But then there’s that epilogue, 150 years in the future, as some people in a flying convertible on the moon discover the Phoenix Egg. Here comes tomorrow indeed, the beginning of a new day as the sun rises and the X-Men are born again. And what now, for these new X-Men?

Referral Spam

I was looking through our referrers list here at Peiratikos just now, and I discovered three rather odd referers. I won’t link to two of them, because they’re real sites. I will give you the third URL: http://paris-hilton-sextape.blogspot.com/. That’s not a real URL—there is no Paris Hilton Sex Tape blog. So that’s clearly not a legit referral, but the other two are highly questionable: one is an Internet service provider and the other appears to be a Belgian company. I.e., not web sites that are likely to link to us.

Folks, the newest innovation in spam has arrived, and it is referral spam. Apparently a lot of bloggers are getting hit with referral spam for John Kerry’s blog, whihc is pretty pathetic—Paris Hilton spam is to be expected, but when Presidential campaigns start spamming… or maybe it’s some Republican script kiddie trying to turn tech-savvy people against Kerry.

At any rate… come on, referral spam? It’s wasted on our site, since Rose and I are the only ones who can look at our referrers list. It would certainly cause us a lot of difficulty if we start getting hit hard by this method—not least because of all the wasted bandwidth used up by serving bogus referrals—but nobody will actually see the spam ads except us, and it’s not like we’re going to buy something from a company that 1) spams us and 2) wastes our precious and expensive bandwidth. So whoever decided to spam our referral list made a poor marketing choice. For people who list their referrers on their web sites (I know several bloggers do), this could create a larger public annoyance.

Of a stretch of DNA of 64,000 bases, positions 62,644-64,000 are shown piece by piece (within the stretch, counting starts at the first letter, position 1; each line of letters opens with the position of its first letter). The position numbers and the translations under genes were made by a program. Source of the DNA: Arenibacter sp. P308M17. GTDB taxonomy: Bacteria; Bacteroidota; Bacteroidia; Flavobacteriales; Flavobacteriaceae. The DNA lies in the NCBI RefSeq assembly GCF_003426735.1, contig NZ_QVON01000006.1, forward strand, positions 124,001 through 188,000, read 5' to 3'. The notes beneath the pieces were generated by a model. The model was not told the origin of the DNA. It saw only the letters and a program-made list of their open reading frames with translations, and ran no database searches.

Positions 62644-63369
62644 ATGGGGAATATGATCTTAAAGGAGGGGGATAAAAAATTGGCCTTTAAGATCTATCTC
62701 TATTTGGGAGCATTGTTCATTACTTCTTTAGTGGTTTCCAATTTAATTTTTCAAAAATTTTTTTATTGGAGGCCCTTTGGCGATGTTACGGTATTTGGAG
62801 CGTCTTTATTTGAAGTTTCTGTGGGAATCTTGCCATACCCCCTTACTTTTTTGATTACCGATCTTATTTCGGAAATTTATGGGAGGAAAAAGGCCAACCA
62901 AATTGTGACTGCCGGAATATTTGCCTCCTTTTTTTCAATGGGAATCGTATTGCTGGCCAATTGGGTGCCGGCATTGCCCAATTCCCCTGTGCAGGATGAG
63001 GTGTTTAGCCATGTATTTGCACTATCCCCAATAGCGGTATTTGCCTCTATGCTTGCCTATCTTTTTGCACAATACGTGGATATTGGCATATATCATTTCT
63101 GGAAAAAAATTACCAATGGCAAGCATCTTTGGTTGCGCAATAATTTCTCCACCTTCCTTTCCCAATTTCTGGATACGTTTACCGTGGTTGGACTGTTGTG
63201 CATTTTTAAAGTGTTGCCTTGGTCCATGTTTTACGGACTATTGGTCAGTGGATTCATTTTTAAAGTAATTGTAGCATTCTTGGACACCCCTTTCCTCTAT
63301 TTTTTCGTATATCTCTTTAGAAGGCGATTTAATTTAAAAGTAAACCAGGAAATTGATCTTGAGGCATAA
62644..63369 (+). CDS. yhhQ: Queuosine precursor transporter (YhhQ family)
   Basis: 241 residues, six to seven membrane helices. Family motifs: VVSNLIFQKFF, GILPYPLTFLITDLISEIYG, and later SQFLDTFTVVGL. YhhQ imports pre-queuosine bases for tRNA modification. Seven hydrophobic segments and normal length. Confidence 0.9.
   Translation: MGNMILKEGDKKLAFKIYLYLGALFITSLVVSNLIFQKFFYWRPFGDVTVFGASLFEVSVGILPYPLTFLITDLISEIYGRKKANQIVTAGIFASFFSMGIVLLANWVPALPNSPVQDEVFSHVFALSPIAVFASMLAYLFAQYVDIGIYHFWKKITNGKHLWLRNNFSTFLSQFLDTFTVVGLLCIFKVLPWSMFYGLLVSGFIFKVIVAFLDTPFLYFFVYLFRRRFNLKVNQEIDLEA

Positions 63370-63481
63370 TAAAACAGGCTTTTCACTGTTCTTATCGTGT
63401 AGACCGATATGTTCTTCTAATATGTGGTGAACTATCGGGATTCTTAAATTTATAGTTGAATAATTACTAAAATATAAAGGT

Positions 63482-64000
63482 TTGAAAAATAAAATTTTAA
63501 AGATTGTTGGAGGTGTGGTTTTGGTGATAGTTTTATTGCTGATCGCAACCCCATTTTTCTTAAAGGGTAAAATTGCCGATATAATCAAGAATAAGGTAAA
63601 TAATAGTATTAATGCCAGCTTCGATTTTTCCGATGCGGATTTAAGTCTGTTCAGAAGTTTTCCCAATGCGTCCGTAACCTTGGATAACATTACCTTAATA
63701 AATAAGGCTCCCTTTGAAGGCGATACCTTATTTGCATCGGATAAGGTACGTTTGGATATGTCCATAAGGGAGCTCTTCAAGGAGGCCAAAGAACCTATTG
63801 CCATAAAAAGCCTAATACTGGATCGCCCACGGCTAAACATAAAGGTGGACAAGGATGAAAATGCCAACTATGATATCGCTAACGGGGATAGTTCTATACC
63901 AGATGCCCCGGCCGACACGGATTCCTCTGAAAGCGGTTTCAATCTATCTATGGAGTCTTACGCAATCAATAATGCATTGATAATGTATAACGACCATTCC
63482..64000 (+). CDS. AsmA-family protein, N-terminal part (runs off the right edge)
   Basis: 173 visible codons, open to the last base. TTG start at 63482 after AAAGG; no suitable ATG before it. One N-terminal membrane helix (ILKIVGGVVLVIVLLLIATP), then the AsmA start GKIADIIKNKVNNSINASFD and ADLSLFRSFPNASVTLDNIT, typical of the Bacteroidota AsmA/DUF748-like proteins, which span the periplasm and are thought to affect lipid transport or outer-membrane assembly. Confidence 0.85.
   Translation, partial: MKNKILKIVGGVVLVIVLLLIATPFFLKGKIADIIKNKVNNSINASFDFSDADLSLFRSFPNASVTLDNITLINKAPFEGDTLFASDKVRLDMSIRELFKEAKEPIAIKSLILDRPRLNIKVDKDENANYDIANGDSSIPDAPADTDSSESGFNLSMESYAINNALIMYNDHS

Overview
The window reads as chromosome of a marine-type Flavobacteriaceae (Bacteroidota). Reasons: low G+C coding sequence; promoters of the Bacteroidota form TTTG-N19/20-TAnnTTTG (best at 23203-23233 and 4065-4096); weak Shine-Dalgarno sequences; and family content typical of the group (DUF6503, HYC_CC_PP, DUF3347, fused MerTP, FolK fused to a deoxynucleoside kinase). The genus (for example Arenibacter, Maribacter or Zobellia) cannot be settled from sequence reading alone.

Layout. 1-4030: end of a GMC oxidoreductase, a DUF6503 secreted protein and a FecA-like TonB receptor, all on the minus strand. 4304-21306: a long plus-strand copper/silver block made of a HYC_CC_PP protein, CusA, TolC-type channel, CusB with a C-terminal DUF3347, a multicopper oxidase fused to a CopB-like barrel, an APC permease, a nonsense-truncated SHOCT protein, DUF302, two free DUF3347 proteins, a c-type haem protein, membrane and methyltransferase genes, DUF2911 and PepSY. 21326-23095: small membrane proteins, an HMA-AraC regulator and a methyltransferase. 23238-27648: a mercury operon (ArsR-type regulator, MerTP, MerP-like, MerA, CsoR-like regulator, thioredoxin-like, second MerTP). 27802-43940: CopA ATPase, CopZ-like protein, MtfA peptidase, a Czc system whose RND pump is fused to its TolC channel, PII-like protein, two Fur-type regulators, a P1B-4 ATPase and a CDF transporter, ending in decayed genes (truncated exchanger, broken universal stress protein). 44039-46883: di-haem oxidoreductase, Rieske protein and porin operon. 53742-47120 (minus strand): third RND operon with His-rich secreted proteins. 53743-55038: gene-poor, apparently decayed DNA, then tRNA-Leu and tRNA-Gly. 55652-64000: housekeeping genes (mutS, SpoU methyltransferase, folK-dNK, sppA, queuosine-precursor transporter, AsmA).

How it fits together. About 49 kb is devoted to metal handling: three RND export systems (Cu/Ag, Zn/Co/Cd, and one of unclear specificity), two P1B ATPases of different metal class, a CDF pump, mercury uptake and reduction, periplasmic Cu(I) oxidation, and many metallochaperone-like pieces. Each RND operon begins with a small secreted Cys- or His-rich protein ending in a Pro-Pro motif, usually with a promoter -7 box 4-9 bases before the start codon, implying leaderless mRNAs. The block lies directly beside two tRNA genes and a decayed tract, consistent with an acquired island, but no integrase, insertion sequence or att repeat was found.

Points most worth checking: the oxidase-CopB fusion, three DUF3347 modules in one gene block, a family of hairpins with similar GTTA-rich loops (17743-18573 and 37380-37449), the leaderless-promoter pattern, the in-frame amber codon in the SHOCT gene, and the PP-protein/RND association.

But still, referral spam?

God Hates Shrimp!

God hates shrimp! It’s in the Bible! Join the crusade against all things which hath not fins and scales in the seas, and in the rivers, of all that move in the waters, and of any living thing which is in the waters. If you eat a lobster then God hates you!

Fun with contradictions

Jeff Parker wishes adults would stop reading superhero comics, because superhero comics are adolescent power fantasies and adolescents should them, but not adults (thanks to Christopher Butcher for the link). And yet, mystery of mysteries, he loves The League of Extraordinary Gentlemen. Which is, last I checked, a superhero comic. Right? It’s about a team of people who are in some way greater than regular people (you might say they’re… superhuman!), doing heroic deeds and battling villains who are in some way greater than regular people. I.e., they’re superheroes fighting supervillains. Right? Or is it not a superhero comic if the characters don’t wear spandex costumes and have funny superhero names? But surely our conception of the genre isn’t that superficial. Or maybe the fact that the characters are borrowed from non-superhero literature makes it not a superhero comic? But the characters are obviously being placed in a new context here, so the fact that Mina Harker wasn’t a superhero in Dracula doesn’t change the fact that in The League of Extraordinary Gentlemen she joins what certainly seems to be much like other superhero teams despite being superficially different. Or wait, I’ve got it—superhero comics are adolescent power fantasies, and The League isn’t, so it must be not superheroes. But wait, the notion that superheroes that superheroes are just adolescent power fantasies requires a superficial and ignorant reading of the genre. (Cf. David Fiore, David again, Sean Collins, J.W. Hastings, Rose.) And besides, I must say The League is nothing if not adolescent—it’s not even trying to be morally sophisticated. Oh, oh, yes, now I’ve figured it out—Jeff Parker doesn’t think adults should read superhero comics, and he reads The League, and he’s an adult, so it must not be superheroes.